Do Carbs Make You Fat?

So you’re afraid of going plant based because it’s inherently high in carbs. And…. carbs make you fat, right?

This is something we hear all too often. But, aren’t vegans always accused of being too skinny? I digress.

First of all, let’s address the main issue with this fear of carbohydrates. There is not one macro nutrient to blame for causing weight gain, or an increase in body fat. Extra weight from body fat or muscle comes from an excess of calories, regardless of macro nutrient origin. This means, if you eat more calories than your body burns off, whether from carbs, fat, or protein, over an extended period of time, you will gain weight. It’s the law of thermodynamics.

Secondly, carbohydrates have been unscientifically accused of causing all kinds of problems, like diabetes, inflammation, and weight gain, for too long. What’s even more misleading, is that “carbohydrates” have been lumped into the same group as carbohydrate containing foods like donuts, pastries, cookies, and other refined sugary foods. These junk foods are full of fats and oils, making a majority of their calories from fat – not carbs. Obviously this isn’t fair because we know that whole foods like rice, potatoes, veggies, and fruits are healthy despite being high in carbohydrates.

Without getting too scientific, just remember the simple fact it doesn’t matter what the macronutrient composition of a diet; the result always comes down to calories.

Carbs are the body’s preferred fuel source. Upon digestion, the body breaks these carbs down into glucose, which is either burned immediately, or stored as glycogen for later use. Sugar is the easiest source of fuel to burn, and the body doesn’t just turn it into fat. This process is extremely demanding and energy wasting.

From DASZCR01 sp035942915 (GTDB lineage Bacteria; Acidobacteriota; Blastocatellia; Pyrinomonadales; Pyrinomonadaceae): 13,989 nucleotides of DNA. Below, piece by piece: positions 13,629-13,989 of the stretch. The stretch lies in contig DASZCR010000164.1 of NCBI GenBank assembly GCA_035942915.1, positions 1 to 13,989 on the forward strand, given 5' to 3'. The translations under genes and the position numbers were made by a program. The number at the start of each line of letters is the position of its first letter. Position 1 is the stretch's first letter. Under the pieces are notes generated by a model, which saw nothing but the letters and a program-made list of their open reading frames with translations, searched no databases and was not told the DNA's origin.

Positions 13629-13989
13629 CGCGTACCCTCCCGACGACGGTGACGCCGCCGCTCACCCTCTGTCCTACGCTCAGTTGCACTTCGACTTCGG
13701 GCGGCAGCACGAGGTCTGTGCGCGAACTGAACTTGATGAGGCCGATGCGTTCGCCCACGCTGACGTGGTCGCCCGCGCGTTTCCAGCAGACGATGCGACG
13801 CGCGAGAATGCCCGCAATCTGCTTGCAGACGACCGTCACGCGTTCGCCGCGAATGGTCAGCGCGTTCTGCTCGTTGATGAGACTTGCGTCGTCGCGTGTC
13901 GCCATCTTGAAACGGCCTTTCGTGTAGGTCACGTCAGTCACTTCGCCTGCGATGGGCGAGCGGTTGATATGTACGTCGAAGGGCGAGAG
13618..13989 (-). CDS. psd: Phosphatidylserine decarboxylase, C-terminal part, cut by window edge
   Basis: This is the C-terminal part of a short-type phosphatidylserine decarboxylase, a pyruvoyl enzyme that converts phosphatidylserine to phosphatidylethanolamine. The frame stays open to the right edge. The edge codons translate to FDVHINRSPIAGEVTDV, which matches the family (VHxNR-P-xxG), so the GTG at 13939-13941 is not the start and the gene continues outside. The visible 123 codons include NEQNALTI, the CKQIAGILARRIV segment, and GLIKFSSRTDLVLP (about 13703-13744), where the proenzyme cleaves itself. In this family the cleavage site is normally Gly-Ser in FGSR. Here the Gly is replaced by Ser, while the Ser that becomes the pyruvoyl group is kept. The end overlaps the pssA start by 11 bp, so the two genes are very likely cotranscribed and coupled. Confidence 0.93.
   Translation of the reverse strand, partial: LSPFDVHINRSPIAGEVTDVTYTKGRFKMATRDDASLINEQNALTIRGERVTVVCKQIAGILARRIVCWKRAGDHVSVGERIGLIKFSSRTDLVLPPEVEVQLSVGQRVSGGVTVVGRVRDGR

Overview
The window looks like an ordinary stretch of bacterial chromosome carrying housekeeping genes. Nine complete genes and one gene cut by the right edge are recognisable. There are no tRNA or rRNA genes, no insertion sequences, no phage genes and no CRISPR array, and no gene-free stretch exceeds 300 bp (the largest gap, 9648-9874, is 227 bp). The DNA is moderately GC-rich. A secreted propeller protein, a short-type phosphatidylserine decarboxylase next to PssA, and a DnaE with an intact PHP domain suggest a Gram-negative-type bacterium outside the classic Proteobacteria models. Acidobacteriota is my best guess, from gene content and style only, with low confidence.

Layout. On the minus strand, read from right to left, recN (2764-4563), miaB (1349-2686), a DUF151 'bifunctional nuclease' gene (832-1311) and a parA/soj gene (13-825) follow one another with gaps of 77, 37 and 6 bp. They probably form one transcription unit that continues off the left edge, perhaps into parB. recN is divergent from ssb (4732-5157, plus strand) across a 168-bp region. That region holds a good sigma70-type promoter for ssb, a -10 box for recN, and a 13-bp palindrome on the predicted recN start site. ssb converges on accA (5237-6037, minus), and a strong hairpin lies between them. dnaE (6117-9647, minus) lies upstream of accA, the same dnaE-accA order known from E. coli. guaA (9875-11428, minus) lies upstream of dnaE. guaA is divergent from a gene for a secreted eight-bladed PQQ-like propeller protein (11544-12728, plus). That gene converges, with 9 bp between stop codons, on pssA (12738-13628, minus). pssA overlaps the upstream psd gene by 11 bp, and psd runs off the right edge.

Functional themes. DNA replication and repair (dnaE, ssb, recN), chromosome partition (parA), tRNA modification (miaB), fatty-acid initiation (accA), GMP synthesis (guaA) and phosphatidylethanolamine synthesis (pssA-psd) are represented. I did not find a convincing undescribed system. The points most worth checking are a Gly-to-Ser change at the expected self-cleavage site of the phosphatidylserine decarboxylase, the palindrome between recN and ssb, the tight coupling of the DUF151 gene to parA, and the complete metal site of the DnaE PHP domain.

You’re probably thinking, but aren’t carbs responsible for the blood sugar crash which leads to weight gain? Of course eating refined or processed foods can cause your blood sugar to spike and crash, inevitably leading to eating more calories. But this doesn’t happen with high carbohydrate whole foods. It’s also important to keep in mind that the more whole foods you consume, the easier it is to control your weight due to their low calorie, high fiber content. Fiber carries excess fat and toxins out of the body. Plus, fiber increases satiety, and slows down the absorption of sugar into the blood stream. So if your goal is to burn fat or drop weight, it’s in your best interest to eat more high carbohydrate whole foods.

Now, are you ready for the mind blowing info that will make you love carbs even more than you already do? People have this misconception that eating too many carbohydrates will convert to fat gain. But, there’s this mechanism in the body called de novo lipogenesis (DNL), which is basically the body’s process of turning excess carbohydrates into stored body fat. What’s so cool about DNL is that it only lets about 3% of excess carbohydrate calories get turned into body. Still, this first requires several days of overfeeding, and maxing out glycogen storage. This is very surprising since we think that all of the excess carbohydrates get stored as fat. Nope.